True crime author and London tour guide TREVOR BOND tells Spooky Isles about the 1880s Thames Torso Murders and how they are still unsolved to this day…
Today it is estimated that, on average, one dead body per week is fished from the river Thames.
Between May 1887 and September 1889, however, a particular series of discoveries could not fail to attract special attention.
From Battersea in the west as far east as Essex, no less than six complete or partial torsos, six complete or partial legs, five complete or partial arms, a liver, a pair of buttocks, and a pelvis were brought to shore.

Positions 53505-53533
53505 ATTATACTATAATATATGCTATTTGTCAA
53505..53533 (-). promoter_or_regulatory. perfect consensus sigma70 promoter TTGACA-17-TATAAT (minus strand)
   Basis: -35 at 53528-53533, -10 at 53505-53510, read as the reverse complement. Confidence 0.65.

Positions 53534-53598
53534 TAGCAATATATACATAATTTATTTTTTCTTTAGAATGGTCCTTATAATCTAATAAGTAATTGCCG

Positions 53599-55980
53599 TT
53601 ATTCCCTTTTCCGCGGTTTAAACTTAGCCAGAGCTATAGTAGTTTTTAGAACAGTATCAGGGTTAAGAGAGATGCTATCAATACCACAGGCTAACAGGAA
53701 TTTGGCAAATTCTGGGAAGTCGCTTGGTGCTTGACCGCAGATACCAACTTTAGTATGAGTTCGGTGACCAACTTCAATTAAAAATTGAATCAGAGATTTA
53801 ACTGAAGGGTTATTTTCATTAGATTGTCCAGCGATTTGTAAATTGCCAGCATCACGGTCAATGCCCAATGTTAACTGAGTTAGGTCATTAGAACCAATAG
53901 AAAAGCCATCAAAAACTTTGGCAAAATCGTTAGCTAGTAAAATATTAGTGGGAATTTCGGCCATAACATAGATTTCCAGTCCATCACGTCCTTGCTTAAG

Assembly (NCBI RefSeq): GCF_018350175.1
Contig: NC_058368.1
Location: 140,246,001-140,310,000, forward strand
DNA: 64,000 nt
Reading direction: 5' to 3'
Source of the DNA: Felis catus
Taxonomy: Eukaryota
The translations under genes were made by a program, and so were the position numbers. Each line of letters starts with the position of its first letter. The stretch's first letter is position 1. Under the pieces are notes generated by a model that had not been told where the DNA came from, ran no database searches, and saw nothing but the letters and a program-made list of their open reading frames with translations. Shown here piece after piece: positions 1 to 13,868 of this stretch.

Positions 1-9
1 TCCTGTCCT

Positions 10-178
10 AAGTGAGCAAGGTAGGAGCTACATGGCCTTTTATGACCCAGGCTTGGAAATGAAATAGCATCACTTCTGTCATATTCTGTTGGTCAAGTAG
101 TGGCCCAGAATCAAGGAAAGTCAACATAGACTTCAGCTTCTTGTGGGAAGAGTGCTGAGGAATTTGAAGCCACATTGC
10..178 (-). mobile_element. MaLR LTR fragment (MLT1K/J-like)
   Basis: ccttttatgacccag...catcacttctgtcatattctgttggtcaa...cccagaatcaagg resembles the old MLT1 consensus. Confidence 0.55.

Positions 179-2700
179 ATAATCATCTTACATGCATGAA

That two of these discoveries – in Westminster and Whitechapel – took place on dry land has not deterred history from immortalising them, collectively, as ‘the Thames Torso Murders’.
In truth, these incidences followed in a grand Victorian tradition.
The preceding three decades had produced bones and flesh in a bag near Waterloo Bridge, the left side of a torso in Battersea (soon followed by the corresponding half and an arm nearby, the pelvis around ten miles downstream, and a scalp in between).
There was another torso and leg the following year, and the majority of the body of Julia Thomas – the only victim in this earlier unfortunate list to be identified – discovered after being thrown from Richmond Bridge, with a missing foot discovered in a dung heap soon after.
Of course, it didn’t stop there either.
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